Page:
This has become “The Lengths”. Now with a schedule of a new issue every two months, he is being forced to draw every day, and his paranoia of not being able to draw has had to be pushed to the side as he realised that people really did like his work! It is also acting as an archive, with a recognisable difference in drawing skill between issues. Find out more here.
Next up was Jenny Linn-Cole, currently a volunteer at the Cartoon Museum and a regular Laydeez do Comics attendee. She started her talk by showing us an inventive animation of drawings of all the doctors, from Doctor Who, merging together. This was created in three days for a Doctor Who exhibit at the Cartoon Museum. After flicking through pictures of previous comics and drawings she’d done, including a small strip about her mother’s cat, pencil sketches of the Laydeez (Sarah Lightman and Nicola Streeten), detective spoofs and fantasy scenes of pirate ships and old pubs, she moved onto a funny, real life story about a conversation she had with her son.
“Mum, I want to try dope…”
After this almost unbelievable converstion being read out, and all of us having a chuckle, she started talking about her latest drawings, about her father’s stroke and her own experience of depression that followed. These had the extra charm of being hand painted, instead of being drawn in photoshop, which she normally uses. With rough sketches trying to describe what depression felt like, she showed us how she eventually came to the conclusion it was like she was a shadow of her former self, and she was losing definition. She then went on to show us the spread of ‘her depression’, which was a beautifully inked shadow of herself which she had collaged using photoshop, with drawings from stages throughout her life on the opposite page, including motorbikes which she did in university. She finished her talk by showing us the aftermath- an explosion of an attic which they had to sort through…. ughh nightmare!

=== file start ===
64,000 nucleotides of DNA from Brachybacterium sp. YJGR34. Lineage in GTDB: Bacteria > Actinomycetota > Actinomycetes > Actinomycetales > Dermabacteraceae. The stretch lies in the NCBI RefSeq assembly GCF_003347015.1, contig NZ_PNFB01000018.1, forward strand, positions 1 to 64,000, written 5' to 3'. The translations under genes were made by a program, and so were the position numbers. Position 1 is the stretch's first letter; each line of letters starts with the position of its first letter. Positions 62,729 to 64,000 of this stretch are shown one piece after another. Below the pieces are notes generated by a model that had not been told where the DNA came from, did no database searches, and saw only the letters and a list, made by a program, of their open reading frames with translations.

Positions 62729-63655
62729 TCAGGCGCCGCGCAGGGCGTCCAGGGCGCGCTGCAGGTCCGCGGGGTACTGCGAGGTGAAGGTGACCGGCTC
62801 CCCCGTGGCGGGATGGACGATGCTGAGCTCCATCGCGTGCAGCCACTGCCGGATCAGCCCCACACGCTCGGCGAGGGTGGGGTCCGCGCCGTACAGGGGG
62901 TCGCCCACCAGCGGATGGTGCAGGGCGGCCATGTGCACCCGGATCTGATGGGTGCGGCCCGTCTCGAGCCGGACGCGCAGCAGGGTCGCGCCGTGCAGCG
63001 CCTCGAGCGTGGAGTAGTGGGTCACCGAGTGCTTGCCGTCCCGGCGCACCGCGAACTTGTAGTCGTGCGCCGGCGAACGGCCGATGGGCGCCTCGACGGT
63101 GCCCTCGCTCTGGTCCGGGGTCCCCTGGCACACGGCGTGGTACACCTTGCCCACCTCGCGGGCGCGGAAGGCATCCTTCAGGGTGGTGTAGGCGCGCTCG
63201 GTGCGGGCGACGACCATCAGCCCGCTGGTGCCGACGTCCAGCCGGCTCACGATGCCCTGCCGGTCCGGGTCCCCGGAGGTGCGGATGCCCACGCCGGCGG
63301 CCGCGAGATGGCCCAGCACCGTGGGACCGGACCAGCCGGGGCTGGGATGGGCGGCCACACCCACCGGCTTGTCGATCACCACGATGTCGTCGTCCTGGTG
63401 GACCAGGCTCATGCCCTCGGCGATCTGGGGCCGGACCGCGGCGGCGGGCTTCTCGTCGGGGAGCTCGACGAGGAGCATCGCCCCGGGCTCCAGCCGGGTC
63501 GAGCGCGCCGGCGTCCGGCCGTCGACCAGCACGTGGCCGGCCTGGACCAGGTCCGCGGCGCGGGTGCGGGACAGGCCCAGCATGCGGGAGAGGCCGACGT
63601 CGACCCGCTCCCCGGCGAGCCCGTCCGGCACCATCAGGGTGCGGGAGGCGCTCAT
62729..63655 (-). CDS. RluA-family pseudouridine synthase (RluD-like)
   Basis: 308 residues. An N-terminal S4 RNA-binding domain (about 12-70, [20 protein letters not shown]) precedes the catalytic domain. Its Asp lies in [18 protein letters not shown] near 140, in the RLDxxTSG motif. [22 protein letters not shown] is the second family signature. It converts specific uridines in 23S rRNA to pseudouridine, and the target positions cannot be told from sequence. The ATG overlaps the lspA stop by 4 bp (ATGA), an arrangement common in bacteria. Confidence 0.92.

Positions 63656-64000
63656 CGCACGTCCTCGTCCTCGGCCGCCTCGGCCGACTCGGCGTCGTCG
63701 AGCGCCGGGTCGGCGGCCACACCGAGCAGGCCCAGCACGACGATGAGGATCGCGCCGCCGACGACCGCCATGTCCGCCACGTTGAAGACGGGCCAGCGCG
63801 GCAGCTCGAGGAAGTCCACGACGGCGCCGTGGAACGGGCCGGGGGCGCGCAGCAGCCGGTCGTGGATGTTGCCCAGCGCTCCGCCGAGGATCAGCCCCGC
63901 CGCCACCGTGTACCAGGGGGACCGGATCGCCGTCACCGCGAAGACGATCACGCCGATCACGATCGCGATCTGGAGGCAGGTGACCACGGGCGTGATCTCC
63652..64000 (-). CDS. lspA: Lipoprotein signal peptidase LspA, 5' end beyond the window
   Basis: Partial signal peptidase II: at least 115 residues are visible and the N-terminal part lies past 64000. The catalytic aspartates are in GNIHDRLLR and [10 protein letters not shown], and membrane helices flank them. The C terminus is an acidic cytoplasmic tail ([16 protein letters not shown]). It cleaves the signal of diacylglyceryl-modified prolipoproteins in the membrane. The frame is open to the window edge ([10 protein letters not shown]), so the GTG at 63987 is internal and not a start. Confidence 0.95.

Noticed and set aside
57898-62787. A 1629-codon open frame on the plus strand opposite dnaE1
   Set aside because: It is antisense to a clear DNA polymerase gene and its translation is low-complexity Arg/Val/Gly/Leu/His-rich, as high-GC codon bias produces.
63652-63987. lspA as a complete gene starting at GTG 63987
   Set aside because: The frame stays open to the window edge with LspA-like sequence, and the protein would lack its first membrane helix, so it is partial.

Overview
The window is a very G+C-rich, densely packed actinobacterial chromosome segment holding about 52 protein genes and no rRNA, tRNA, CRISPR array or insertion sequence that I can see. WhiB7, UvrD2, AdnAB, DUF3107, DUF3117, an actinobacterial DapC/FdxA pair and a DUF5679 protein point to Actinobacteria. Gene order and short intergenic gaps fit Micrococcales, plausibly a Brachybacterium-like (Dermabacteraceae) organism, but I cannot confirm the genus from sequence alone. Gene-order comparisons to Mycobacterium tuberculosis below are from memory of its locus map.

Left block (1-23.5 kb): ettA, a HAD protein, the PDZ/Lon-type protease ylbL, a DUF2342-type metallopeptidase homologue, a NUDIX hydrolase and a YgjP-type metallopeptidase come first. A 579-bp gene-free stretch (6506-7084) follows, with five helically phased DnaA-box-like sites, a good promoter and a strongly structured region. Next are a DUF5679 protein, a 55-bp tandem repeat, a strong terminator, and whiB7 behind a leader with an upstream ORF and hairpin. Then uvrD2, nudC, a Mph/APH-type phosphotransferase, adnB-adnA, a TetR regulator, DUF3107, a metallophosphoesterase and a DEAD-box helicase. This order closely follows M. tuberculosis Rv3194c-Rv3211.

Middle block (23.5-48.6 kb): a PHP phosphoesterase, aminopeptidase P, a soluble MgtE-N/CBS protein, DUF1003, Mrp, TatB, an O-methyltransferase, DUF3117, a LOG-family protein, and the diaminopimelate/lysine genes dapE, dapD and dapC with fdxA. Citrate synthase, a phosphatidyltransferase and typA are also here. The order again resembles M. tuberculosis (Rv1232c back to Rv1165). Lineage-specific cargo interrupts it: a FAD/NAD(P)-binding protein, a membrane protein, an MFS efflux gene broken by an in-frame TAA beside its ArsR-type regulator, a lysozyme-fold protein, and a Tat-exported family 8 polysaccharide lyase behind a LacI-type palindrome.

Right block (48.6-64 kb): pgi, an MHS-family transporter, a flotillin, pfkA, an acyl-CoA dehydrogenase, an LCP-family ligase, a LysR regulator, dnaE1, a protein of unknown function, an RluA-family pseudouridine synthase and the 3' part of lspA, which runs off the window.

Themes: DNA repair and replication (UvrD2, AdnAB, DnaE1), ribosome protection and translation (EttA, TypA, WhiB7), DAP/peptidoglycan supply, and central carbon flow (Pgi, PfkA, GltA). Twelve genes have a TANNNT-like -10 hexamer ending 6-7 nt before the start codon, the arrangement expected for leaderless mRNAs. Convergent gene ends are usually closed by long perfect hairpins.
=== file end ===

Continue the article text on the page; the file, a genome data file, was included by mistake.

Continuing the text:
Recent work by Jenny Linn-Cole
And now… Time for a slice (or two) of Sarah’s cake, and a browse through the graphic novels and comics up for sale.